Speaking of deployments, I generally try to keep it simple but also with a close eye on the wallet. Because of that, I am more than happy with AWS or another cloud provider, but also constantly peeking at the loads and do we get the value of what we are paying for. Often enough the pattern of use is not constantly erratic, but rather has a firm baseline which could be migrated away from the cloud and into bare metal boxes. That is another part where this approach strongly triumphs over the common Docker and CircleCI setup, where you are very much tied in to use cloud providers and getting out is expensive. Here to embrace bare-metal hosting all you need is a help of some container-based self-hosting software, my personal preference is with Proxmox and LXC. Following that all you must write are ansible scripts to manage hardware of Proxmox, similar way as you do for Amazon EC2 (ansible supports both greatly) and you are good to go. One does not exclude another, quite the opposite, as they can live in great synergy and cut your costs dramatically (the heavier your base load, the bigger the savings) while providing production-grade resiliency.

        See more
        GitHub logo

        GitHub

        279.7K
        244K
        10.3K
        Powerful collaboration, review, and code management for open source and private development projects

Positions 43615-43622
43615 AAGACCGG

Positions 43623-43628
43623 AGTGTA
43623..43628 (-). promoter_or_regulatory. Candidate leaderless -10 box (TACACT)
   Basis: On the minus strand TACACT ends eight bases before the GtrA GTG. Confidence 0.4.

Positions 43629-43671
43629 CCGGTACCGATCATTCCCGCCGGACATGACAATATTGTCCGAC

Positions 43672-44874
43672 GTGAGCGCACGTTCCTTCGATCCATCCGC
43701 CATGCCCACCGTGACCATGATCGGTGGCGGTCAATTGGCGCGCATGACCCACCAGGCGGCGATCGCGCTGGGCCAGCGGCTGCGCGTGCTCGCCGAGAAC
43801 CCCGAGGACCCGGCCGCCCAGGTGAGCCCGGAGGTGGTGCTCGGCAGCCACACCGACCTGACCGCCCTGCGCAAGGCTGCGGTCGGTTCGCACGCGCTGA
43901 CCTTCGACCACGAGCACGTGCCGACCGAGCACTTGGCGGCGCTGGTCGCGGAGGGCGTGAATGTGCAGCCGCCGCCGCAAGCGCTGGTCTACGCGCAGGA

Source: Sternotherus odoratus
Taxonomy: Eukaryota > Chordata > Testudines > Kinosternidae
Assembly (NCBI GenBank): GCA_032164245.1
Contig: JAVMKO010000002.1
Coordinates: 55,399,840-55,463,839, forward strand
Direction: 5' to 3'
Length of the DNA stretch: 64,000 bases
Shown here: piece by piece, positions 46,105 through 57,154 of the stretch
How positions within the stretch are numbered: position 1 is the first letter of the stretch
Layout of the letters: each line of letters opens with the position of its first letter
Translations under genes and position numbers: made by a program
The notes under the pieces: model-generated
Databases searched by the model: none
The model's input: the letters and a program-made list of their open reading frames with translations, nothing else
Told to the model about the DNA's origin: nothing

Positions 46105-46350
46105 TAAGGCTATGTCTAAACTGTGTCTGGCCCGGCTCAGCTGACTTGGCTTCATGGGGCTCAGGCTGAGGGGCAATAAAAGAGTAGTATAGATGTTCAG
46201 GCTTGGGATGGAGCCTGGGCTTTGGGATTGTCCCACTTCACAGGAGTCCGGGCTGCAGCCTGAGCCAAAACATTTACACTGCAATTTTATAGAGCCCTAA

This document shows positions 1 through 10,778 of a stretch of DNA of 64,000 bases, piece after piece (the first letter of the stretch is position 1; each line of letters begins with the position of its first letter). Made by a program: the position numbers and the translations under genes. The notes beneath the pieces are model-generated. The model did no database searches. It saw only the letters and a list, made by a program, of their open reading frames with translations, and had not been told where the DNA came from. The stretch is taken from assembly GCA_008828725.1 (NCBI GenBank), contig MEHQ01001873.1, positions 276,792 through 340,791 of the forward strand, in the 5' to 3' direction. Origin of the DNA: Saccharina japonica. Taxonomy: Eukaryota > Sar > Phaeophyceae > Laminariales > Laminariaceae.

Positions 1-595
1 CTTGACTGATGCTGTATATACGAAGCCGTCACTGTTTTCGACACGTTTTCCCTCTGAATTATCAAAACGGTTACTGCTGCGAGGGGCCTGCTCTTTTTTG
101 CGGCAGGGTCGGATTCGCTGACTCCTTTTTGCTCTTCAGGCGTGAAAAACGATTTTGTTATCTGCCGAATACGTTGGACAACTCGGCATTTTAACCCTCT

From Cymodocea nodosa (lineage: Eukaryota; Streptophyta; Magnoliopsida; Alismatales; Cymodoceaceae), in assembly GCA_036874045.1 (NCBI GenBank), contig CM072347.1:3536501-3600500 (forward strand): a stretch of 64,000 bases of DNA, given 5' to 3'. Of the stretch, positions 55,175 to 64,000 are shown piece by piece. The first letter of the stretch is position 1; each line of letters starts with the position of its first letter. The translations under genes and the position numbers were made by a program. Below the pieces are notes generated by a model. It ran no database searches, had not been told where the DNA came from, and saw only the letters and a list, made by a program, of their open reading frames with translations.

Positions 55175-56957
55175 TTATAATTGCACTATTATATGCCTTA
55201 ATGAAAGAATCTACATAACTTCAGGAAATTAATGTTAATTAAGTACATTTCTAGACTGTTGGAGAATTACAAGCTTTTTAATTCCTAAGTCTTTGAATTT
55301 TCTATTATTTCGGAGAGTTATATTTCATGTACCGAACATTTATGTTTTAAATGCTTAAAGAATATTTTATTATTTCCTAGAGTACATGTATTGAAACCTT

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        + 1
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        PROS OF GITHUB
        • 1.8K
          Open source friendly
        • 1.5K
          Easy source control
        • 1.3K
          Nice UI
        • 1.1K
          Great for team collaboration
        • 867
          Easy setup
        • 504
          Issue tracker
        • 486
          Great community
        • 482
          Remote team collaboration
        • 451
          Great way to share
        • 442
          Pull request and features planning
        • 147
          Just works
        • 132
          Integrated in many tools
        • 121
          Free Public Repos
        • 116
          Github Gists
        • 112
          Github pages
        • 83
          Easy to find repos
        • 62
          Open source
        • 60
          It's free
        • 60
          Easy to find projects
        • 56
          Network effect
        • 49
          Extensive API
        • 43
          Organizations
        • 42
          Branching
        • 34
          Developer Profiles
        • 32
          Git Powered Wikis
        • 30
          Great for collaboration
        • 24
          It's fun
        • 23
          Clean interface and good integrations
        • 22
          Community SDK involvement
        • 20
          Learn from others source code
        • 16
          Because: Git
        • 14
          It integrates directly with Azure
        • 10
          Standard in Open Source collab
        • 10
          Newsfeed
        • 8
          It integrates directly with Hipchat
        • 8
          Fast